In June 1908, a Japanese ship carrying 800 passengers docked at the port of Santos. Most of the immigrants on board made their way to the booming capital and settled in a central neighborhood known as Liberdade (Liberty).
Lured by job opportunities, more Japanese followed and by the end of World War II, the bairro had consolidated its reputation as the city’s Little Japan. Although the first generation of immigrants worked on coffee plantations, later generations became successful business people and politicians.
Today, São Paulo  boasts the largest Japanese population outside of Japan. More recently, Chinese and Korean immigrants have moved into Liberdade, but the heart and soul of the neighborhood—not to mention most of the stores and restaurants—are still Japanese.
More exotic than attractive, Liberdade’s core is concentrated around the red-lantern-lined streets of Rua Galvão Bueno, Rua dos Estudantes, and Rua da Glória. Here you’ll find scores of great restaurants and supermarkets, along with emporiums displaying a wide range of wares from semiprecious stones, Buddhist oratories, and silk kimonos to Hello Kitty paraphernalia.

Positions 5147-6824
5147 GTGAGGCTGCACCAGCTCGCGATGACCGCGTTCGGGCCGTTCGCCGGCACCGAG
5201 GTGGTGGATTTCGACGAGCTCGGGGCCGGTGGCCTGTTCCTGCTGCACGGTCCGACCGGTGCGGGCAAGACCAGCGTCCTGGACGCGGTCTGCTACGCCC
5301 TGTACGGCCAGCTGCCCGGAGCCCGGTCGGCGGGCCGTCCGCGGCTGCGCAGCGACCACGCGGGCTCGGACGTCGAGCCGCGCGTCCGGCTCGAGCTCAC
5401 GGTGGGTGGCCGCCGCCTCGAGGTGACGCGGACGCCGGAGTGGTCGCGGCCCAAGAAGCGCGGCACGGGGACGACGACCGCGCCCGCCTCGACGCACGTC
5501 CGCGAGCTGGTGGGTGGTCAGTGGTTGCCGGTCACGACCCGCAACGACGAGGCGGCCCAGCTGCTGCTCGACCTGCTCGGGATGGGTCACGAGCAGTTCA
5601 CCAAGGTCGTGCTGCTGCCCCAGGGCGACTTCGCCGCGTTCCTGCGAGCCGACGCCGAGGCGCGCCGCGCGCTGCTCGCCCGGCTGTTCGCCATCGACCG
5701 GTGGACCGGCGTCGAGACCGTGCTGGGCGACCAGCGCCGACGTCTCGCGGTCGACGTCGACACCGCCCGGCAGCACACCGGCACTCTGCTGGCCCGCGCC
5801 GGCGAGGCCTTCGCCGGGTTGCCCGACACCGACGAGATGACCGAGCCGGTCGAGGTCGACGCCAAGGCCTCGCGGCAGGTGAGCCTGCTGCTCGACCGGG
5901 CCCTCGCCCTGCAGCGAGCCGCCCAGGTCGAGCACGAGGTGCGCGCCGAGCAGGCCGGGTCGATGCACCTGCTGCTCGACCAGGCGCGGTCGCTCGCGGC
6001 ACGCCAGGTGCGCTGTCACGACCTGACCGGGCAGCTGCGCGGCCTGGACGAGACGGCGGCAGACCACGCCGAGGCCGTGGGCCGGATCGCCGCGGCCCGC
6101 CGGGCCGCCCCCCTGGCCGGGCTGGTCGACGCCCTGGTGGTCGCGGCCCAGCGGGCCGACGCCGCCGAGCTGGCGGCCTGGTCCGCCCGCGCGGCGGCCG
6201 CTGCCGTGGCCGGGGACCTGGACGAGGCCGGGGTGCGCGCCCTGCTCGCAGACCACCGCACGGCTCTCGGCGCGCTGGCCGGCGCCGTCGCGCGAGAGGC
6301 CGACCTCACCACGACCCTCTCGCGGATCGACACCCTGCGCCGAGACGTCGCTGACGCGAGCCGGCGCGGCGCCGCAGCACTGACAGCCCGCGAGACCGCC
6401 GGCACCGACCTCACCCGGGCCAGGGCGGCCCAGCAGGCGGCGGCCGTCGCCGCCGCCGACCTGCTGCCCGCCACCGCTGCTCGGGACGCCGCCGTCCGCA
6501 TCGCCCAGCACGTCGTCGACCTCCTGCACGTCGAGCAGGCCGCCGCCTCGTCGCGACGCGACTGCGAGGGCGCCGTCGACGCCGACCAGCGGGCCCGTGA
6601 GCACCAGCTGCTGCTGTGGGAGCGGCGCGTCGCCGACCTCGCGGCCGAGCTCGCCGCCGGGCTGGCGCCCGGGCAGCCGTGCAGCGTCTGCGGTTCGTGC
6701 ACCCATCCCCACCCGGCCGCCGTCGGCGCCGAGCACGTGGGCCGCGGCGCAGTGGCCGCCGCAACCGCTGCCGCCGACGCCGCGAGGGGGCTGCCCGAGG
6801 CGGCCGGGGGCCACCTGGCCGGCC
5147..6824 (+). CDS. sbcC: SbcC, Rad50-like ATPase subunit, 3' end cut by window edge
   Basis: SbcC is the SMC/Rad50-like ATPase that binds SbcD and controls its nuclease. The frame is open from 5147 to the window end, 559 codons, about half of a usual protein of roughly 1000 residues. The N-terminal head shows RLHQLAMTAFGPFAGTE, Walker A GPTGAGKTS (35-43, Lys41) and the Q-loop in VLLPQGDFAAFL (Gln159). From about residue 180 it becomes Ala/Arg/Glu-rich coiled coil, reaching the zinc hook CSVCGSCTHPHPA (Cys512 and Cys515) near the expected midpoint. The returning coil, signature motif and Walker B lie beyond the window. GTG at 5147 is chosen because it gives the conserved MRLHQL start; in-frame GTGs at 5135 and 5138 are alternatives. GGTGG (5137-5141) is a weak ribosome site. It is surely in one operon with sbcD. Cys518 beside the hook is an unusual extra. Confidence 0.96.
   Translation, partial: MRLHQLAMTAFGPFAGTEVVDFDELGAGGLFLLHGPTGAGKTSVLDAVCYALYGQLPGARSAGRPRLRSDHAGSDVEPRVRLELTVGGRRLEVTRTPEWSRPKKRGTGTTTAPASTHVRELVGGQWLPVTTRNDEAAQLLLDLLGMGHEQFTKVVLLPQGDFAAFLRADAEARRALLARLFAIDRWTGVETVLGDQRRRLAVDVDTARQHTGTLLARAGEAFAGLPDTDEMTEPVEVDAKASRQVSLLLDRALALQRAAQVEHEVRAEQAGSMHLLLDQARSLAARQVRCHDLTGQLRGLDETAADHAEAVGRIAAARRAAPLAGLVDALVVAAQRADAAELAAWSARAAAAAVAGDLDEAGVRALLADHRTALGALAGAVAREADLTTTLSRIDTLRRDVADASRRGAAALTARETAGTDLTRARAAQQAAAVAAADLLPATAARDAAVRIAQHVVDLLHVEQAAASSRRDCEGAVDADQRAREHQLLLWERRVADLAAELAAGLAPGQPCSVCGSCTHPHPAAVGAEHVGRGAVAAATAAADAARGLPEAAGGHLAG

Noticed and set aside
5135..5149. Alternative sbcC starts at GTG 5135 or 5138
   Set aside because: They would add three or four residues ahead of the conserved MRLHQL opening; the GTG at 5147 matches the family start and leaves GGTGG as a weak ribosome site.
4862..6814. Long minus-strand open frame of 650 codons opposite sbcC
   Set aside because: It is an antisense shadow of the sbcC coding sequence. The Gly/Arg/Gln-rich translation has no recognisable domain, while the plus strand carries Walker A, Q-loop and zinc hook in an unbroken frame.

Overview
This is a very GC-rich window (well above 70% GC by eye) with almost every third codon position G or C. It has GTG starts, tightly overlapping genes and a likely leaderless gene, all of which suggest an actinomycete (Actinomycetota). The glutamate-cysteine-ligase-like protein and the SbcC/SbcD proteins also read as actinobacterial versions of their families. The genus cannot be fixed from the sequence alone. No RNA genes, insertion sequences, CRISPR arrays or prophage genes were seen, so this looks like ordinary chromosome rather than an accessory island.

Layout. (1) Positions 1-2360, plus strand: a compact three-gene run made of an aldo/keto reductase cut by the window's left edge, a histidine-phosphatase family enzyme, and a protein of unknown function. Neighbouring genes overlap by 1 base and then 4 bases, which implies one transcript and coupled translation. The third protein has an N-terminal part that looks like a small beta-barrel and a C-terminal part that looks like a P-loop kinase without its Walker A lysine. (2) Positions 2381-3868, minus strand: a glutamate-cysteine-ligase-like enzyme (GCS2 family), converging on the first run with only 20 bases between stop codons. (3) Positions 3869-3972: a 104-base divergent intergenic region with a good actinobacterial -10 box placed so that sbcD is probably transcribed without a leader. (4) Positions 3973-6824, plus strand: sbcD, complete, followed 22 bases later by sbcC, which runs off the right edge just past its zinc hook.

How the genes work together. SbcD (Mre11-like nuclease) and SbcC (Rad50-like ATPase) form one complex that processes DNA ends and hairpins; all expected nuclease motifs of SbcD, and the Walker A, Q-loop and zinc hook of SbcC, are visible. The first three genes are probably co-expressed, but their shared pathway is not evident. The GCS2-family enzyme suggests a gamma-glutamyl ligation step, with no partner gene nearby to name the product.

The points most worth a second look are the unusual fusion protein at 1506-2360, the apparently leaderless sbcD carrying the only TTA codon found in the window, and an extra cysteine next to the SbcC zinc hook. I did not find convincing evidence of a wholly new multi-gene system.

On weekends, during the day, the Praça da Liberdade is animated by the Feira da Liberdade. The stands at this open-air market sell everything from Japanese medicinal herbs to cheap and delicious bowls of stir-fried yakissoba, a mixture of noodles, meat, and vegetables that has become a Paulistano staple, second only to sushi.
Those with a more lingering interest in the history of Japanese immigrants in Brazil  can check out the Museu da Imigração Japonesa (Rua São Joaquim 381, Liberdade, 7th-9th floors, tel. 11/3209-9565, www.imigracaojaponesa.com.br , 1:30–5:30 p.m. Tues.–Sun., R$5). Aside from some interesting documentation, there is also a pleasant Japanese-style garden on the rooftop.
To get to Liberdade, take the Metrô to Liberdade station.